In any case, let's get back to the parsha.
Pharaoh had his doubts about the existence of G-d. So Hashem brought the first set of three plagues (blood, frogs, lice) to verify His basic existence, announcing that very intention to Pharaoh at their start: "So says Hashem, 'Through this [the plague of blood] shall you know that I am Hashem " (7, 17) Indeed, although Pharaoh's magicians are able, to a limited extent, to reproduce the first two, they concede defeat at the third: "It is a finger of G-d!"
Pharaoh had his doubts that G-d is running the world. So Hashem brought the second set of three plagues (beasts, epidemic, boils) to show that He governs all human affairs down here, "so that you will know that I am Hashem in the midst of the land." (7, 18) In each of these plagues, the Torah explains that G-d clearly distinguished between those who are servants of G-d, and those who are not. We are told explicitly that the swarm of beasts did not affect Goshen where the Jews lived, that the epidemic did not afflict a single animal among the livestock of the Children of Israel, and that the boils and blisters ("erupting on man and beast") afflicted Pharaoh's magicians--along with the rest of the Egyptians--who were, then, embarrassed to stand before (an unblemished) Moshe.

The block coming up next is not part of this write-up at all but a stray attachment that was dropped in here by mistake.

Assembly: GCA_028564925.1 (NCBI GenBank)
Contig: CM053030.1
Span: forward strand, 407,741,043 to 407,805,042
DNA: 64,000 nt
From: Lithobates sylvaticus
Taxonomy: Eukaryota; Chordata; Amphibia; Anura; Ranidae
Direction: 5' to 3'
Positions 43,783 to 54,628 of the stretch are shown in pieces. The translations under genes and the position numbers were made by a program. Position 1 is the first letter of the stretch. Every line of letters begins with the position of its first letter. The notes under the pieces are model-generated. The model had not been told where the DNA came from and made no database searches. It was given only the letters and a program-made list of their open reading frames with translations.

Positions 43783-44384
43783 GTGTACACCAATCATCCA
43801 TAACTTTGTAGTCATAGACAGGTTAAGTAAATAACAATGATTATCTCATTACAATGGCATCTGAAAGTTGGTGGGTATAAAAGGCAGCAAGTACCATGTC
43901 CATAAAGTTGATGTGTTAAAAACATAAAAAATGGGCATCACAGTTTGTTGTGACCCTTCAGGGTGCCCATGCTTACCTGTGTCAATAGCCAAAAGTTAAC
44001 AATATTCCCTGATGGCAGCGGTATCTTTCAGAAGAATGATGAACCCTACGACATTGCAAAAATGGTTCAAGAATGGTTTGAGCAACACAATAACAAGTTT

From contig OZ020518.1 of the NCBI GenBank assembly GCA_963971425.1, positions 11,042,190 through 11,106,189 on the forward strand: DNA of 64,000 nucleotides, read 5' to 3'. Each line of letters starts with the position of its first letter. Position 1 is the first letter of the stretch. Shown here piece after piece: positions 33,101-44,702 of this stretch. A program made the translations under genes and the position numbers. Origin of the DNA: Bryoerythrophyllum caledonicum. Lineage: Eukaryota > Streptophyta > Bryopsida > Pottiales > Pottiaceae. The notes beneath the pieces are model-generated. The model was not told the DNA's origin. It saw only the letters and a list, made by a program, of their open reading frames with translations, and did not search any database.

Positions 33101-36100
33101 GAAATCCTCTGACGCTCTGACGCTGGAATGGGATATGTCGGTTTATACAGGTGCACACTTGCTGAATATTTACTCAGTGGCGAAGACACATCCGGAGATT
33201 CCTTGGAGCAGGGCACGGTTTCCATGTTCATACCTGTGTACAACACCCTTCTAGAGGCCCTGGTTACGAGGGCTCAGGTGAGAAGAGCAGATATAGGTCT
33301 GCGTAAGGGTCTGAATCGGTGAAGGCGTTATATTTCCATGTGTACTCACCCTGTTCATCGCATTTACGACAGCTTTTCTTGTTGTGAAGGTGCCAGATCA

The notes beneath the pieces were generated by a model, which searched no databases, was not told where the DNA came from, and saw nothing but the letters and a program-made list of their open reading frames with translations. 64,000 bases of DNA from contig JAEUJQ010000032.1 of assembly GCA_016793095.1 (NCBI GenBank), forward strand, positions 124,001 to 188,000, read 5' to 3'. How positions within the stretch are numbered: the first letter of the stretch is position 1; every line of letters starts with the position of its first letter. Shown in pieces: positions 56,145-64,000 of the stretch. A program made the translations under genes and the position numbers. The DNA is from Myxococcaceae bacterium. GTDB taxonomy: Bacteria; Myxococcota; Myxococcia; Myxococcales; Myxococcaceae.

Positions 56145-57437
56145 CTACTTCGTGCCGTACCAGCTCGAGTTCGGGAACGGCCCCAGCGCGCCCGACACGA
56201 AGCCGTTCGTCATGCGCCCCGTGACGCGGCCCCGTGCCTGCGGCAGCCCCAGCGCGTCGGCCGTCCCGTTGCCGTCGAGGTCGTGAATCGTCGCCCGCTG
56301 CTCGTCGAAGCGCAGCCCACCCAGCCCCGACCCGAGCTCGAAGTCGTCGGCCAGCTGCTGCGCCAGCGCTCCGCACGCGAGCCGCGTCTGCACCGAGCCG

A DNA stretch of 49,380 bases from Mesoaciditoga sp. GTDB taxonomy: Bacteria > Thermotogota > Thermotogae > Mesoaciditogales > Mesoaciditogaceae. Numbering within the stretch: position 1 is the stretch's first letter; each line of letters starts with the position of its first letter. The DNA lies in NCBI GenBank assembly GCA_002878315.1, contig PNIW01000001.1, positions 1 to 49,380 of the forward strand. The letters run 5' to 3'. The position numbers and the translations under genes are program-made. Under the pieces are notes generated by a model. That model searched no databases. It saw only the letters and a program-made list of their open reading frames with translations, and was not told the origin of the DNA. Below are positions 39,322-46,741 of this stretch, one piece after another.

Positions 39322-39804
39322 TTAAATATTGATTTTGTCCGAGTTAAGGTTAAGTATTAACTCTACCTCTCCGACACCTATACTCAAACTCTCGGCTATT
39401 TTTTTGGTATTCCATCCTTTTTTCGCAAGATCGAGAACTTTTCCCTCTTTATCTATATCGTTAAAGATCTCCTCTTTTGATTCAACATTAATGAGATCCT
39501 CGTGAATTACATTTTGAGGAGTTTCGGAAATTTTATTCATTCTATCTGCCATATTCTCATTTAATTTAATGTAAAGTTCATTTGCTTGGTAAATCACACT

Finally, Pharaoh thought that Hashem was powerless to alter certain forces in nature; even if He was a divinity, there were competing gods--the sun, and the constellation of Aries (representing the sheep, which was worshipped by the Egyptians). So Hashem brought the third set of three plagues (hail, locusts, darkness), which were designed to show Pharaoh that "there is none like Me in all the world." (9, 14) All three of these plagues blocked the light of the sun and the constellations, thereby proving Hashem unequaled in the heavens.
Needless to say, the plagues were meant to uproot Pharaoh's same heresies from the hearts of the Jewish people--who, as we may remember, were greatly influenced by the idolatry of Egyptian society. At the start of next week's parsha, in fact, Hashem tells Moshe that His goal in displaying His signs and wonders was not just to convince Egypt, but, more importantly, to educate His chosen people--"that you [the Jews] may know that I am Hashem." (10, 2) To be worthy of redemption, and of the national mission G-d had in mind for us after that, we needed a Crash Course in Basic Judaism that would dwarf, in intensity and brilliance, even the best offering of the Savannah Kollel!
That Crash Course was the experience of the plagues.
Judging from the New York Times, maybe it's time for a refresher.
May we see the hand of G-d in our lives--not in the form of plagues, but in the unfolding of the final (and joyous) redemption for which we pray.
(This parsha sheet was based on the commentary of the K'li Yakar.)
Rabbi Yosef Edelstein, Savannah Kollel. Phone: 355-0157; fax: 354-9923; e-mail address: Yosef18@aol.com